So as I like to mention on here a lot, I am in my third year of uni now, and have accumulated my fair share of art-school wisdom. I've written a few of these types of posts now, but I'm writing one that is condensed down into some tips for going to art uni. We are also in the midst of uni interviews here, and it's making me feel all old and wise and want to share what I've learned.
Prepare to be the boring one
Everyone likes to make jokes about how art students just do cutting-and-sticking or colouring in, and all they have to do is splatter a bit of paint about, but it is so untrue. Art and Design students have a constant flow of projects, that start overlapping the further you get into your uni career. Unlike more academic courses, art courses generally require you to check in each week with a tutor to discuss how much you have gotten done, so there is a constant pressure to have something to show for the last week. As a result, losing a full day to a hangover becomes less and less appealing.
Make lots of acquaintances in the beginning
This is something I didn't really do - I am so shy that once I found a group of people I stuck to them and that was that. But on an art course you are constantly in each other's presence in studios and workshops - it's nice to know the people around you and have people talk to, so even if you just make acquaintances, it's nice to know peoples names etc so you feel comfortable striking up a conversation.
Doing well on an art course doesn't require you to have all the skills to get a 1st, but it does require you to put in the effort and love and care. The people who have the most success, I have noticed, are the people who get really obsessive about a project and are in every day at 9am with their headphones in, working away. I am not always this person - ha! - but I aspire to be. Unlike essays, it can't always be completed by doing an all-nighter the night before. Art courses need regular love and hard work.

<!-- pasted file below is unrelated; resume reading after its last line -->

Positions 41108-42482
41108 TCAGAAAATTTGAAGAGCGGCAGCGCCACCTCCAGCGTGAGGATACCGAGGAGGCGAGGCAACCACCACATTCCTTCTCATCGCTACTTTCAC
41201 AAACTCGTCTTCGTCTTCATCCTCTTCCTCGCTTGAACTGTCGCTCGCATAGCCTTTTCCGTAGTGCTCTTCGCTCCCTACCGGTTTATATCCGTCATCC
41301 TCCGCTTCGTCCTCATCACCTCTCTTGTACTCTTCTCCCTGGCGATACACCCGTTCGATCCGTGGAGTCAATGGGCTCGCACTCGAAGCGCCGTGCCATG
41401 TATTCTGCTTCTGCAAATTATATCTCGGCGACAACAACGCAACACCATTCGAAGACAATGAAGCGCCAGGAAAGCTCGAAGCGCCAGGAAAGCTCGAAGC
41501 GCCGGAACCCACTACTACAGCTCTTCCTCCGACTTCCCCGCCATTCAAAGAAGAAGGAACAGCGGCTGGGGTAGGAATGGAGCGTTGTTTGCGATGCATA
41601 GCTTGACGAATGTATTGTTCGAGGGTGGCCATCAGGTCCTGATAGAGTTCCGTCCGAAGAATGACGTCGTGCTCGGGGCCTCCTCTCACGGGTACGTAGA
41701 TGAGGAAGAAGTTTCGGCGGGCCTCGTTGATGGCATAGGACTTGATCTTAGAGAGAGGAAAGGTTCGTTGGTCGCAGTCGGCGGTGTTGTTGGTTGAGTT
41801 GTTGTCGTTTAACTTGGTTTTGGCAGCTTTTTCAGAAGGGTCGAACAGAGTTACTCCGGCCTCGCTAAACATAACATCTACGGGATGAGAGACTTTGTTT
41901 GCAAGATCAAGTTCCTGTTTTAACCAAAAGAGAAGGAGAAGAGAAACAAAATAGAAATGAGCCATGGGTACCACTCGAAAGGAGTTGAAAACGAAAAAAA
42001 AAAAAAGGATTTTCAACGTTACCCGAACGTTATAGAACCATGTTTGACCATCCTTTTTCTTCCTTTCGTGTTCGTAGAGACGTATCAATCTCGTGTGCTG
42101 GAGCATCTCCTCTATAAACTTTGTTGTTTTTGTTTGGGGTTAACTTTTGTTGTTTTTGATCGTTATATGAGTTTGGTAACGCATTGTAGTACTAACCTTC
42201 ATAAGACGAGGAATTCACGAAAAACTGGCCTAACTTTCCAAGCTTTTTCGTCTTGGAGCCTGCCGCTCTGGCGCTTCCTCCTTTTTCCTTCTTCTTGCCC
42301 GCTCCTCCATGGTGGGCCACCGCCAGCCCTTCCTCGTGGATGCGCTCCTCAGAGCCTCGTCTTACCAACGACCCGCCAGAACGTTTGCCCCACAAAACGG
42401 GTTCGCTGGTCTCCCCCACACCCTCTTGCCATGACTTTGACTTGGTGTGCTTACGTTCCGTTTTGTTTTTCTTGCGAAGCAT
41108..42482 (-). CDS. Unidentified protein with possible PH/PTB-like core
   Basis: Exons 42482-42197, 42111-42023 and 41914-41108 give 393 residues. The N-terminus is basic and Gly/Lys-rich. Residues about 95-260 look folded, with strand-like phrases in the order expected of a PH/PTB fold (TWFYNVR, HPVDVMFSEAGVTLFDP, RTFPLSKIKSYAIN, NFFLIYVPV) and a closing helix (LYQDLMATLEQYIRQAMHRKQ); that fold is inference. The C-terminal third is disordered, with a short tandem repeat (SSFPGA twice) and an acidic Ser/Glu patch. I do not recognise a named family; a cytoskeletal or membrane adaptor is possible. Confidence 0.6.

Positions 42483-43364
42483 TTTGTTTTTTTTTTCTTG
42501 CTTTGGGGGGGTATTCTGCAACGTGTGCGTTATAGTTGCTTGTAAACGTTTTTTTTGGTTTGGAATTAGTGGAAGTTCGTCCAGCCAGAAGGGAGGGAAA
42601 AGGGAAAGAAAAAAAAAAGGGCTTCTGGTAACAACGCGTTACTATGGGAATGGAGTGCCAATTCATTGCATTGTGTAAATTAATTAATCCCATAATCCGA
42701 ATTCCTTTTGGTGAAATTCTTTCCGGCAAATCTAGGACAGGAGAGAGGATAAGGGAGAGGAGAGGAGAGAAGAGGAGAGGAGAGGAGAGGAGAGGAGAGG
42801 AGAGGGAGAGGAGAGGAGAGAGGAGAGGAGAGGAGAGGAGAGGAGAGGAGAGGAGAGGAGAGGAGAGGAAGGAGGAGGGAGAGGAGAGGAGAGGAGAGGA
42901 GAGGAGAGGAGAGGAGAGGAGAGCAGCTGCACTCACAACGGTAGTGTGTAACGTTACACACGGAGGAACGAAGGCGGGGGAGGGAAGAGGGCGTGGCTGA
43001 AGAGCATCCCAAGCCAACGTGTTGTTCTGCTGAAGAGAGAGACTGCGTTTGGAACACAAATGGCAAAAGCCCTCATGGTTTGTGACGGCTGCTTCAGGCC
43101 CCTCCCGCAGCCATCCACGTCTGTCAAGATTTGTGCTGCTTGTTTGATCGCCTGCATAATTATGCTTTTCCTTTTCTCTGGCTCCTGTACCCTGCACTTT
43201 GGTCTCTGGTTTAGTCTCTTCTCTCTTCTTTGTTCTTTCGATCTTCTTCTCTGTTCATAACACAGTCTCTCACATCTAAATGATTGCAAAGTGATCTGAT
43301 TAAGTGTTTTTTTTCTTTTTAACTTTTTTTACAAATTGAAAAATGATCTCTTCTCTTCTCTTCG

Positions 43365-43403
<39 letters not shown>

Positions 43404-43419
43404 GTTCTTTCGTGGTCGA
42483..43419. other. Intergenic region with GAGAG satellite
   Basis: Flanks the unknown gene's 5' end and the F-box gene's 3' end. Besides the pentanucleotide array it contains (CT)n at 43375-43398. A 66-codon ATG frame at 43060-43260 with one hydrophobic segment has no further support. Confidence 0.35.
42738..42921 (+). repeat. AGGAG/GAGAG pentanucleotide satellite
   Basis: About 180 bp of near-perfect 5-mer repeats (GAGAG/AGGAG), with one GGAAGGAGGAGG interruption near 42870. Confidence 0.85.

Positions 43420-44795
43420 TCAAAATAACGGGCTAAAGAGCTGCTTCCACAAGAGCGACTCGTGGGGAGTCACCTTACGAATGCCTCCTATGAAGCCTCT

Don't worry about your dissertation
Literally, who is going to turn you down for a job where you design for a living based on whether you can analyse post modernism or not.
A 1st is not the be-all-and-end-all
I've heard a lot from tutors recently that often the people who do the best are not the people with a 1st. I'd love to get one, because the overachiever in me always wants to get the A*, but people hire you for your ideas and your potential, not for how well you can tick boxes at uni.
Don't choose briefs based on them being 'good portfolio pieces'
Also known as - do the projects you love and feel inspired by. There is a lot of pressure on the Portfolio these days, and I think sometimes people pick briefs based on how original they think they can make their idea in an effort to wow potential employers. But at the end of the day, your work should reflect you, not what you're trying to do to impress other people. Nobody wants to hear someone talk about a project they did for the sake of it, when they have no real passion for their project. By all means, choose exciting new briefs and try new stuff - it is necessary in order to find what it is you're truly passionate about - but don't force it.
Sometimes I think there is this feeling of 'when uni is finished I will do blank' but personally I think it's silly to wait. Maybe I am just very eager and ambitious, and prone to overloading myself, but if you want to do creative things, don't wait. Work for it now - even if it's just starting a blog to share the stuff that usually stays in your sketchbook, what is the point in waiting until you get out into the real world and have responsibilities?